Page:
On Wiki they have a list of ‘Jewish Atheists’. Still trying to figure that one out.

  2. And I haven’t even started on the great reformers from the badger community.

  3. @CHRISLANE1945

    “…Do you know of any social reformers who were not driven by religious morives? UK based please…”

    The first one that sprang to mind was Tom Paine


  4. As to the BBC loading the audience, I’ve heard they try to make it representative of that particular area, so in Liverpool the audience is heavily Labour, in say Surrey, its much more Blue, and they balance it out over a series by going to enough places around the country, and getting a sample of those population, so that in total across the whole series they’ve done a balanced representation of the british public.

  5. @john pilgrim
    “Avoiding the environment might be a bit difficult. Even the Morrison Shelter used to fill up with water in our back garden.”


    Ah yes, the many life-sapping rigours of the garden thing. I dunno what a Morrison Shelter is but it sounds like a good idea and I could have done with one before I discovered Waitrose…



    Respect is due obviously but the dear god thing was more an indication of horror at the idea of becoming embroiled in the expression thing. Which didn’t work as now I am embroiled in explaining the “dear god” expression…


    “CARFREW: Interesting on OFSTED: causing havoc it is. Some inspectors are ‘liberal’ and some of them are ‘traditionalists’.”


    Some arent even teachers and you could even have a failed Head leading an inspection team. An Ofsted career is a handy alternative if you had to leave your school. I dunno who designed the system but whoever did needs to be appraised in the same way on their own performance. It’d be great! ! There’d be a league table and everything!! …

  6. Could be the start of a silly debate here. You give me your list of atheist social reformers and I’ll give you my list of Christian ones. Na ne na ne na na…………

    Thinking about it, let’s stop it there and get back to discussing the South African bowling attack. Much more interesting.

    Maybe a Sun tweet is required to get us back on track.

  7. An ofsted-ofsted sounds good: but who will check up on it?

  8. Paulcroft

    The ofsted-ofsted-ofsted, obviously. Headed by somebody of unimpeachable virtue. I suggest me…:-)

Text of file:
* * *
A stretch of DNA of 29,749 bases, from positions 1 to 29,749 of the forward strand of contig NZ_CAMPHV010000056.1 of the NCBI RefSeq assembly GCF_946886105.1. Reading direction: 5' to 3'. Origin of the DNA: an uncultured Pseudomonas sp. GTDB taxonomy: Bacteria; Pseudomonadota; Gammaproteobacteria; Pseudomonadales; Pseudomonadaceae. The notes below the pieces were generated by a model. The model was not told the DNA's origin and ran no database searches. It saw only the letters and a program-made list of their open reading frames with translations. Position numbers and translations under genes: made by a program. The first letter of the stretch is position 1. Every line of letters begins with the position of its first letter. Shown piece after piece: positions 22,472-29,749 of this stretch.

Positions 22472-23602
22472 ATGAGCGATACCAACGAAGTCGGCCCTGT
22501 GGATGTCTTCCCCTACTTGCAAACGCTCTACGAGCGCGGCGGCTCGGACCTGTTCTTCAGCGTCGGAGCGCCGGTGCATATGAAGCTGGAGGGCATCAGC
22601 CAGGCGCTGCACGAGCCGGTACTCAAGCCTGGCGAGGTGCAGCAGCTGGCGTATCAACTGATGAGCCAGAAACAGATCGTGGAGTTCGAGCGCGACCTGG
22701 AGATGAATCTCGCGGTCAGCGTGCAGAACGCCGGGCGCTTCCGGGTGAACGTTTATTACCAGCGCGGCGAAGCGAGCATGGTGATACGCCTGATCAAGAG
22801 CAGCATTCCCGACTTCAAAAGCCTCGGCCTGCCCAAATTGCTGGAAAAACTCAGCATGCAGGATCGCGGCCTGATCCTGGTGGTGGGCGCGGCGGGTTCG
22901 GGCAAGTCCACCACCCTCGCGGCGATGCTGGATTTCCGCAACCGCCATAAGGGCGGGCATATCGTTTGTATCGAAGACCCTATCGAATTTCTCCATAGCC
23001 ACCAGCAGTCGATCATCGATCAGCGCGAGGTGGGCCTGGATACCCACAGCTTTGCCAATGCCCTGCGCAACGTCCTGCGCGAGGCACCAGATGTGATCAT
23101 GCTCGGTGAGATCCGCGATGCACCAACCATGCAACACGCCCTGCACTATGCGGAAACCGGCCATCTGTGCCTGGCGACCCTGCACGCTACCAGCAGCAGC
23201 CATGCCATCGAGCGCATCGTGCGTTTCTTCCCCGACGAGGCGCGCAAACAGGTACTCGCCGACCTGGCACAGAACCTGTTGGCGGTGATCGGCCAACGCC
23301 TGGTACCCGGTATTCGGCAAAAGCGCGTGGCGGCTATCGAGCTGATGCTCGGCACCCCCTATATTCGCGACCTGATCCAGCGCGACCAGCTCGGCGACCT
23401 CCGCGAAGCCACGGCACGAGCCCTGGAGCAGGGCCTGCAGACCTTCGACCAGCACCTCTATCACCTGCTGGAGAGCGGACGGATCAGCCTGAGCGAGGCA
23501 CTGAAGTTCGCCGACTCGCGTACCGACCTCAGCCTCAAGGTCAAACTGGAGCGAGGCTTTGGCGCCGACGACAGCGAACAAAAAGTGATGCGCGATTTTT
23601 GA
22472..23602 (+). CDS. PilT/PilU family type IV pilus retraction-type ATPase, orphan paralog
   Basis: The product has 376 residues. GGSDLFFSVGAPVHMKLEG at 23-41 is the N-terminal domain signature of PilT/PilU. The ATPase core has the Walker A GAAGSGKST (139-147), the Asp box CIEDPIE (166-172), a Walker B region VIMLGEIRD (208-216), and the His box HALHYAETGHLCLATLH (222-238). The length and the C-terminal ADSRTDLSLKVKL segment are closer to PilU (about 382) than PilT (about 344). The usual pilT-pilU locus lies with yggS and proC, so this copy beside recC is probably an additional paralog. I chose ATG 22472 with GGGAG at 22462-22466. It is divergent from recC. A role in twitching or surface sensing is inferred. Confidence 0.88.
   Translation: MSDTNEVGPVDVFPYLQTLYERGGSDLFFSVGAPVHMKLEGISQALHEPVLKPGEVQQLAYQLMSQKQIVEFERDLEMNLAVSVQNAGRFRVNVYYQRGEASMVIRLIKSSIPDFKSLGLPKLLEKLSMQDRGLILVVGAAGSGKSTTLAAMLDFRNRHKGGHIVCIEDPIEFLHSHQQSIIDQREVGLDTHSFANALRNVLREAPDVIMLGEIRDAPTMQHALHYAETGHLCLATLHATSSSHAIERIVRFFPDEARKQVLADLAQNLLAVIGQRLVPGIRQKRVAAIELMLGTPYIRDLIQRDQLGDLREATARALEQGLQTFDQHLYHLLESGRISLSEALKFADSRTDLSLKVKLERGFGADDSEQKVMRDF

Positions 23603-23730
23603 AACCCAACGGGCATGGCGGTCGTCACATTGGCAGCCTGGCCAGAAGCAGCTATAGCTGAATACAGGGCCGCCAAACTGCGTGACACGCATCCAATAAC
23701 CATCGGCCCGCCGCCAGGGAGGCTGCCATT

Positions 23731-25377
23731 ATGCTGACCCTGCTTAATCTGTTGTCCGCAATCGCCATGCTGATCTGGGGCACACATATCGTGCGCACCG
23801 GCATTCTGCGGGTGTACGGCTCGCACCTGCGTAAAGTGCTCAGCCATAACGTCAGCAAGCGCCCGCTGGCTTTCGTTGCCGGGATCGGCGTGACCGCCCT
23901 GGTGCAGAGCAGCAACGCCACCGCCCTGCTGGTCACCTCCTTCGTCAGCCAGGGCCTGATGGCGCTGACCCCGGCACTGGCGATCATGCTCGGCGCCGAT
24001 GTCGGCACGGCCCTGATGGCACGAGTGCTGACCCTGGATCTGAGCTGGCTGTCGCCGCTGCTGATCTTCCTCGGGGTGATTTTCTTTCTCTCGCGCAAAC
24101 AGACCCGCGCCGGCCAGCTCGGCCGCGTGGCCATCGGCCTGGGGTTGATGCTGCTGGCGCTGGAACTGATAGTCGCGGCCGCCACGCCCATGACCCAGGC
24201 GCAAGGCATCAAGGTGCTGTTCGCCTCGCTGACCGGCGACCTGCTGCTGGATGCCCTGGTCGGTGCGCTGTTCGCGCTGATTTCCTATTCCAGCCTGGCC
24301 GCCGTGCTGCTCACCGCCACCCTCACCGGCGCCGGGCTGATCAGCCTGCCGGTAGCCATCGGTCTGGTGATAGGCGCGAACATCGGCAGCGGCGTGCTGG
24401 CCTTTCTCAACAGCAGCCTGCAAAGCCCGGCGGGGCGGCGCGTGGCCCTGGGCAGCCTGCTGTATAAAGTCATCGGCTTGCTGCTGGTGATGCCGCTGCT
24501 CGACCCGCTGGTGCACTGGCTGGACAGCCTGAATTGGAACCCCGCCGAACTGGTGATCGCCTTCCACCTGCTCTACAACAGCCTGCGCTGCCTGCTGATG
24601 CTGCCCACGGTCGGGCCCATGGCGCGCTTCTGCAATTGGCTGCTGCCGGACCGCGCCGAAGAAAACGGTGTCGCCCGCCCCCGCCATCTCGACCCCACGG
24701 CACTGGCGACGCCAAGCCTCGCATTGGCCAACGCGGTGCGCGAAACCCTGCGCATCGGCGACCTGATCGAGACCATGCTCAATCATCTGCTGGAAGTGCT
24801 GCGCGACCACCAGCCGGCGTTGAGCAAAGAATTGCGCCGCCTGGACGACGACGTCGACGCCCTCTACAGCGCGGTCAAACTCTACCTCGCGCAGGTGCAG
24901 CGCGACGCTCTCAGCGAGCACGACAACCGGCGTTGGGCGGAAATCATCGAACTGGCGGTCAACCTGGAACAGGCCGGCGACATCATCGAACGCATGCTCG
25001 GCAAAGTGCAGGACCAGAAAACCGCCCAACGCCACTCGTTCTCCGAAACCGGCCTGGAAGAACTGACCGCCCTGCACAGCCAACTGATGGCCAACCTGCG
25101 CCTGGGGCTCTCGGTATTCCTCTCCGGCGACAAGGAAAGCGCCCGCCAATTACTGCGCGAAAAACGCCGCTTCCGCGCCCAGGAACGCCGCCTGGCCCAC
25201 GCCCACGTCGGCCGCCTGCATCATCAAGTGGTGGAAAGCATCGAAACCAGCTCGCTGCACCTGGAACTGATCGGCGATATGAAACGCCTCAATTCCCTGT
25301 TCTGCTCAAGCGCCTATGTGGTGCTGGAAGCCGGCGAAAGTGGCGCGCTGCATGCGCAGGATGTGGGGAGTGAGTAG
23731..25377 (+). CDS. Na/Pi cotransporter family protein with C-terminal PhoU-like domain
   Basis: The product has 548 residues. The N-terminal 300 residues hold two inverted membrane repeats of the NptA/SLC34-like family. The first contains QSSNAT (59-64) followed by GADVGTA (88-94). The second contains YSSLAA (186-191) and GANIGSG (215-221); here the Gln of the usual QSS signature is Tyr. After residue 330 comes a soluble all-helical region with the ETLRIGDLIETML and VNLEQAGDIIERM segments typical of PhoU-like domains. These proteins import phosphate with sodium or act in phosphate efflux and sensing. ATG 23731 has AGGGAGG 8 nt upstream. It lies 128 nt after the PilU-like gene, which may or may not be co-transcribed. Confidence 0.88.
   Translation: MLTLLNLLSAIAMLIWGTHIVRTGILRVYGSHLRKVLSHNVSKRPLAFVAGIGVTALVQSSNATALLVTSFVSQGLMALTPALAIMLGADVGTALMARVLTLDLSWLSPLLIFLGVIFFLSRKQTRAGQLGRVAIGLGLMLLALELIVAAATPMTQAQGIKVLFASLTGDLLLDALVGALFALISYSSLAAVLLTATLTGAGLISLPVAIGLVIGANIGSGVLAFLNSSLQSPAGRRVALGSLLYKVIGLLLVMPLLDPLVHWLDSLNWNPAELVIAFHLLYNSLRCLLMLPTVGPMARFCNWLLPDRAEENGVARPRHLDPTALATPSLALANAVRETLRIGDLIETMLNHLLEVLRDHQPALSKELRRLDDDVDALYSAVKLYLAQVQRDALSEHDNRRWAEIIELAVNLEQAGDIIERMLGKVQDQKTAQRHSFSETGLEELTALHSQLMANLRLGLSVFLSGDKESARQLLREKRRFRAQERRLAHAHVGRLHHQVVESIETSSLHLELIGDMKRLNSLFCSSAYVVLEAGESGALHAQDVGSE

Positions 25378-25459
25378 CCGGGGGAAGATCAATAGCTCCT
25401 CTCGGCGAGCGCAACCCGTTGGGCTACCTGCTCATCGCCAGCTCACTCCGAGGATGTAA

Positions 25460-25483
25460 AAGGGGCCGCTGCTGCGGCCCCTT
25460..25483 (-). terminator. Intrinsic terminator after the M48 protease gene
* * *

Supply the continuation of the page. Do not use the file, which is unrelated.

An ofsted-ofsted sounds good: but who will check up on it?


    Are you angling for expanding your burgeoning monitor empire?…

  10. EDDIE
    – perhaps it would take less courage from Lab than from Con (by Nixon in China logic).

    I agree. Moreover, it is an opportunity for genuine reform. The problem is that the system is stuffed with well-upholstered bureaucrats and self-generating financing systems. UK aid needs to be cut away from the system tio some extent and some radical and constructive investments made which go to the heart of poverty and inequality. Turning to Amber’s post on muslim women’s education, for example, W.A.C. Matthieson, who was head of the Colonial Office in the late sixties, and served as Minister of Education in post-self governing Kenya, introduced a UK aid program based largely on achieving universal primary education for both sexes, which would have transformed Pakistan and Afghanistan. I would add a greater role for efficient and accountable NGOs – OXFAM and Save the Children do an excellent job of informed advocacy and at the grass roots – and I would aim it at UK interests – primarily through restoring the research and development in agriculture and health, and in teacher training, which have been traditional in pre-and post-independence from UK territories; and would advocate providing TA to IFAD, IDA and the regional banks for low cost credit in small farmer agriculture and small scale commercial development in rural areas. There should be radical and long term development of mutually beneficial trade in some countries totally replacing aid. Major investments should only be after a Royal Commission level of enquiry and reform aimed at cutting out the dead wood – of which there is much and much entrenched.

  11. carfrew

    No: I’m scared of Ann in Wales. To be honest I’m scared of most women and all Welsh people.

  12. Its annoyingy ironic that atheists will die and never receive the proof that they were right, whilst religious people who believe in the myth of heaven** will die and never receive the proof they were wrong.